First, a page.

3D printing may lead to significant savings on the household budget

By August 12, 2013
Main manipulant une imprimante 3D

A new study highlights the advantages of having a 3D printer at home, and reveals how these devices can obtain a real payback.

At a time when a number of studies have been focusing on the advantages of 3D printing to enable personalisation of objects and the impact of this approach on business competitiveness, researchers at the Michigan Institute of Technology have been studying the impact this technology could have on the day-to-day life of a household. This method of digital deposition manufacture undeniably calls for a rethink of the basic principles of our industrial organization, but it may well also affect households on a daily basis. The study found that 3D printing could lead to significant savings of cost and time for each home, conservatively estimated at up to $2,000 a year. This figure would seem to justify widespread use of 3D printing in the home, replacing store-bought versions of a number of items.

Substantial savings

The researchers studied twenty everyday objects such as a curtain rail, razors, etc, which are available both in the form of open-source designs for 3D printing and in stores. The study demonstrates that on the basis of various criteria – power consumption, time, unit purchasing cost –  3D printing would unlock savings of a couple of thousand dollars per year. Comparing these twenty products with their average cost on Google Shopping, the researchers found that it was between ten and a hundred times more expensive to buy them than to print them at home over a few days, at an estimated total cost of around $18. Taking as an assumption that a household would print around twenty items a year, the most pessimistic hypothesis, the printer paid for its own purchase price of between $350 and $2,000 within just a few months. In addition, the researchers have shown that production quality and shelf-life, two deciding factors in the development of mass-market 3D printing, are optimized when a traditional model such as RepRap is used. The printing files with the 3D designs are available on community sites such as Thingiverse, the procedure is easy to grasp and users can go up the learning curve quite fast, says the report.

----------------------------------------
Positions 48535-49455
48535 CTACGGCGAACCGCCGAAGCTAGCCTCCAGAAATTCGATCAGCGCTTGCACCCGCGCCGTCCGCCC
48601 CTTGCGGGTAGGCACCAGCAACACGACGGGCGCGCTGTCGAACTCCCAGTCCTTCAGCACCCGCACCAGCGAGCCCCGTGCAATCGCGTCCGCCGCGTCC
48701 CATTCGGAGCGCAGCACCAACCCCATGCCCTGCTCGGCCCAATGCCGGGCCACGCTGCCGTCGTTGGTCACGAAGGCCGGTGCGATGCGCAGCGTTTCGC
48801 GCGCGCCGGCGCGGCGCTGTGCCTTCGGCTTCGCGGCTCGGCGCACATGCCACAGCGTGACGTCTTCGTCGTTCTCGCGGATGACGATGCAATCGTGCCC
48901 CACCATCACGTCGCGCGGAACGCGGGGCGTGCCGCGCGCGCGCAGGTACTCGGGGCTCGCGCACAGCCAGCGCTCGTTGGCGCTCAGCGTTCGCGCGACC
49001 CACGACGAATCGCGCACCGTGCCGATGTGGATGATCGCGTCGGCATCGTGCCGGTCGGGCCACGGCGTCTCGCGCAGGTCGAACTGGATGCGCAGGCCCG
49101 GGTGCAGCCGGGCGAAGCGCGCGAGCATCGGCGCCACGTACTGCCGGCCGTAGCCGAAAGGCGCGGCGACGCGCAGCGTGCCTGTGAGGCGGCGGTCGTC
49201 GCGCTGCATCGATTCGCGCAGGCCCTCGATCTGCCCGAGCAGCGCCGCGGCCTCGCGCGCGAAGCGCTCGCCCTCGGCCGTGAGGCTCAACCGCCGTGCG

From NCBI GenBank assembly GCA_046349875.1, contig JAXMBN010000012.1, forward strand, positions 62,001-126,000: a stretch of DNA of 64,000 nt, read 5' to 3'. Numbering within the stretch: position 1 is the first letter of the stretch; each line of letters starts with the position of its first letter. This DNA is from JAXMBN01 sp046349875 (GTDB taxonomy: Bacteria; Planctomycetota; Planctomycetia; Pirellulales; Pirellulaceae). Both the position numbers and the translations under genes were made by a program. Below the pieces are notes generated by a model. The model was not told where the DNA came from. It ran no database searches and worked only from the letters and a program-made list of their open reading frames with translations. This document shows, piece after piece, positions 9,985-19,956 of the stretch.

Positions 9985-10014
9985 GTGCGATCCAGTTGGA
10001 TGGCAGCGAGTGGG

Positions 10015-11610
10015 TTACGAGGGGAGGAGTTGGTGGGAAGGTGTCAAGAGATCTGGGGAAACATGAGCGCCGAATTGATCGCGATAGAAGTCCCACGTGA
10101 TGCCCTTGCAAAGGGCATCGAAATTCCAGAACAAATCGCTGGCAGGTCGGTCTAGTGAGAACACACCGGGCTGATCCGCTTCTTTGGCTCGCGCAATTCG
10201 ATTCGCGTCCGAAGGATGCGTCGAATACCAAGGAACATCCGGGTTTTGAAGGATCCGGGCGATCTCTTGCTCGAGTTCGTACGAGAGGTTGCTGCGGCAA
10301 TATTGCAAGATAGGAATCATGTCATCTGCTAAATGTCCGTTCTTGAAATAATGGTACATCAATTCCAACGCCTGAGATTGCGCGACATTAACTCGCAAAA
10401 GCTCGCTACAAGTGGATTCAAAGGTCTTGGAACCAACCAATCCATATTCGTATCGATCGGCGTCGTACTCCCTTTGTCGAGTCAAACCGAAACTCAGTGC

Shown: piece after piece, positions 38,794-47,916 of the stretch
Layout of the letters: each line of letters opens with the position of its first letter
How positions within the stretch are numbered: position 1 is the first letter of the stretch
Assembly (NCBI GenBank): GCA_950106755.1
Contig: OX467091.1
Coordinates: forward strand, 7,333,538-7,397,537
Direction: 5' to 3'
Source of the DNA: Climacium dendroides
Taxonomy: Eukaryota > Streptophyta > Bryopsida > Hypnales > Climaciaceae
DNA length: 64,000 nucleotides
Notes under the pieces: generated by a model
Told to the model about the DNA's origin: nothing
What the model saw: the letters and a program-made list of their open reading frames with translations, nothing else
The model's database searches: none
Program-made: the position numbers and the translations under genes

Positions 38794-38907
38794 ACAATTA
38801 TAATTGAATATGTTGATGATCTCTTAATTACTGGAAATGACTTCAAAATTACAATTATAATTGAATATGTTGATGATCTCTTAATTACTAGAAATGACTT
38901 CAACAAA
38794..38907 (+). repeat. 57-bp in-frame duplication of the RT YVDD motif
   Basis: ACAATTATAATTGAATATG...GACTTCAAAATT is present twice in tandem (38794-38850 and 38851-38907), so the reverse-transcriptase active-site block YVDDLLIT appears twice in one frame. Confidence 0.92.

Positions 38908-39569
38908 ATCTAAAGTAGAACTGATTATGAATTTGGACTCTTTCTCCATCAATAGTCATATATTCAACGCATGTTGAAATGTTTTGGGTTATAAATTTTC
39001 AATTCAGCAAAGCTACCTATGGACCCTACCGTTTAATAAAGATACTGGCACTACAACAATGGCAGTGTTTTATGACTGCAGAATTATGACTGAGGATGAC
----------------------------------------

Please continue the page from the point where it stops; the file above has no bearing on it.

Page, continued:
Comparative advantages for personalized, top-of-the-range items

3D printing has even more attractive cost advantages when it comes to carefully designed, personalized objects, since such top-of-the-range items are more costly to produce by means of a traditional manufacturing process.  Apart from the clear cost-savings aspect, the researchers also point out that people tend to place greater value on objects they have made themselves, which indicates that such 3D printed items may enjoy a subjective premium over and above the objective value. This double value, economic and psychological, could even lead people to behave more responsibly, with users paying more heed to the life cycle of an object than its cost when making a purchasing decision.

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